So a long-lived and stubborn pseudo-archaic typo is thyselves, itself an erroneous plural form of thyself, where the proper would be the yourselves, since it is literally the second person plural that is supposedly being used.

Case in point, a quote from Elden Ring, at a point where one of the main characters quotes Marika, a divine queen, and mother to the bosses of the game:

"In Marika's own words. Hear me, Demigods. My children beloved. Make of thyselves that which ye desire. Be it a Lord. Be it a God. But should ye fail to become aught at all, ye will be forsaken. Amounting only to sacrifices..."

Now, what strikes me as even odder is the addition of "ye", the correct second person plural in the subject case, whereas "thyselves" at the same time in its malformed case apparently take on the role of a tushery-esque "yourselves."

What is the line in the original Japanese version then? Anything resembling the archaic diction if incorrect in the English version?

Let us take a look,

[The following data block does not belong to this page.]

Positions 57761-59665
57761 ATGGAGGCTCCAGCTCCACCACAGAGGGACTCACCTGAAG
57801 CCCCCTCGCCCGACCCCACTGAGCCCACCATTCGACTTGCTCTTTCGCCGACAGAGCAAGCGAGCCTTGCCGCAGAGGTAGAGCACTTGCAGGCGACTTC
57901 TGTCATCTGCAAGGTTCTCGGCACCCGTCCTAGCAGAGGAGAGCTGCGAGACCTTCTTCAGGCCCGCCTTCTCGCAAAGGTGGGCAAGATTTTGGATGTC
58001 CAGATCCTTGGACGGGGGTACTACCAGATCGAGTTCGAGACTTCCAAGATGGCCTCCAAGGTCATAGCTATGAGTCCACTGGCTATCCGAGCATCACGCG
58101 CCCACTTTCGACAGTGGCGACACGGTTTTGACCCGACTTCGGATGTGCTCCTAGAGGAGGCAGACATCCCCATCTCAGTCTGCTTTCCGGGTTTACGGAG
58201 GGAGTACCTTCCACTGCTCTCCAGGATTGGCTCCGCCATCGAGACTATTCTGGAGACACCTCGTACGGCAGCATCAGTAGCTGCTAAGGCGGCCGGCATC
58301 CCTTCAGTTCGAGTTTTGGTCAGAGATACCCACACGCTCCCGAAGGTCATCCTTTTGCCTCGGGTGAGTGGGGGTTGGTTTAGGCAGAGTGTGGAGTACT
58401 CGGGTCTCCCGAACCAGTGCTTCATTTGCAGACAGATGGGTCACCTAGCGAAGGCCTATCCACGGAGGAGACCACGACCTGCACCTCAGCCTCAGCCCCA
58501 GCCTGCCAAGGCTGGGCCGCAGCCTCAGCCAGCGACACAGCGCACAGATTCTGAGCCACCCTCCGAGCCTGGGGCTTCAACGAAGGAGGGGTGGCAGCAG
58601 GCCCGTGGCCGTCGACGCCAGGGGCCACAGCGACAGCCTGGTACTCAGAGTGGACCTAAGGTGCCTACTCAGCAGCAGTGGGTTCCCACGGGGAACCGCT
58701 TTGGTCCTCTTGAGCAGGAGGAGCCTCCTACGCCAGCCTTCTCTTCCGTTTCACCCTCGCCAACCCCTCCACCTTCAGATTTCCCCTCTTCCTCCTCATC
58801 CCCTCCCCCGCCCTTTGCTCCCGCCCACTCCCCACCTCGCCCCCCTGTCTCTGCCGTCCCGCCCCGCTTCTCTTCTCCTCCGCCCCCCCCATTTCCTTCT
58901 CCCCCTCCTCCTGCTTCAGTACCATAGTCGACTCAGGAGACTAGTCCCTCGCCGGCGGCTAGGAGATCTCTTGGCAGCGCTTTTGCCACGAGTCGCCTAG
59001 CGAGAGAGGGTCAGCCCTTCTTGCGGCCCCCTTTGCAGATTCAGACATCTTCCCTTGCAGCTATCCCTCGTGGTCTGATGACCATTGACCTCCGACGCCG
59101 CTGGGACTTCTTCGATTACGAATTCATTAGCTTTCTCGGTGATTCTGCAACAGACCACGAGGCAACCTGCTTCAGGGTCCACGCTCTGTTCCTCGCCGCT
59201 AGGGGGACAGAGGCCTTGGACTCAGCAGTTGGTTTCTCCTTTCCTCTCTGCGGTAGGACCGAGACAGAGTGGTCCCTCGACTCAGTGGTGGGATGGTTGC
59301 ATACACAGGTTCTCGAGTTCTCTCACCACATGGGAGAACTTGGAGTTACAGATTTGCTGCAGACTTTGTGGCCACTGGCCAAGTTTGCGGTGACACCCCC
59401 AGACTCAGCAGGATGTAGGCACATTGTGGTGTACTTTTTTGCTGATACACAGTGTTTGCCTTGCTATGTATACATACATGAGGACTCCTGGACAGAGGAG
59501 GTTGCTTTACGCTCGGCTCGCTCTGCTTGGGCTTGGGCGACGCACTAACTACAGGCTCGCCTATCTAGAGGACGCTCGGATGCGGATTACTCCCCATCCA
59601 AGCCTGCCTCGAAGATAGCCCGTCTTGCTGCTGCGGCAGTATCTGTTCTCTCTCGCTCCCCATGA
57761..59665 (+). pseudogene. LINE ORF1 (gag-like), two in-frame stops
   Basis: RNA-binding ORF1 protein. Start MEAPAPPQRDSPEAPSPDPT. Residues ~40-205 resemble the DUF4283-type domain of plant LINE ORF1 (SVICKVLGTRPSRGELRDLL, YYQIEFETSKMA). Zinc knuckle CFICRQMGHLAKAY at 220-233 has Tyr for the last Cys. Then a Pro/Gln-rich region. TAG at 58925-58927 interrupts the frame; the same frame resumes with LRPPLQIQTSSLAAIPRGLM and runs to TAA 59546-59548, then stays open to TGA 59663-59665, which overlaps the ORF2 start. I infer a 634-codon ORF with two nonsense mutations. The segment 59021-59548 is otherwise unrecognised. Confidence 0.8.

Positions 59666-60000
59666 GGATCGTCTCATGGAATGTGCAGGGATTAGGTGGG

...Marika no kotodama o, sonomama tsutaeru
Demigoddo, waga itoshiko tachi yo
Omae-tachi ha mou, nanimono ni nareru. Ou de are, kami de are
Soshite, nanimono ni mo narenu toki, omae-tachi wa misuterareru
... Soshite nie to naru noda

"Thus conveyed are Marika's numinous words,
O my beloved children, Demigods.
Whatever ye want to become, be it rulers or gods.
And if ye fail to become anyone, ye will forsake yourselves
And shall become a sacrifice."

"Omae-tachi" (you [plur.]) is not archaic, rather it's informal and fits a mother talking to her children - and the grammatical number.

What is archaic is her usage of the verbal negation nu, rather than the modern nai, Nevertheless her using waga itoshiko uses the archaic if formal waga (my/mine) rather than watashi no or any other modern genetive construction.

Of other linguistic note is that the Japanese word kotodama (言霊, lit. "word spirit" or "language soul") is used translated/localised in the English version as "own words" and elsewhere as "spoken echoes", which on one hand completely skips entirely the word's Shintoistic connotations - which on the other hand and to be fair is a difficult word to find any one English translation for, which is why "spoken echoes" is one way of conveying kotodama's nuances of mysteriousness that it may have for the Japanese gamer.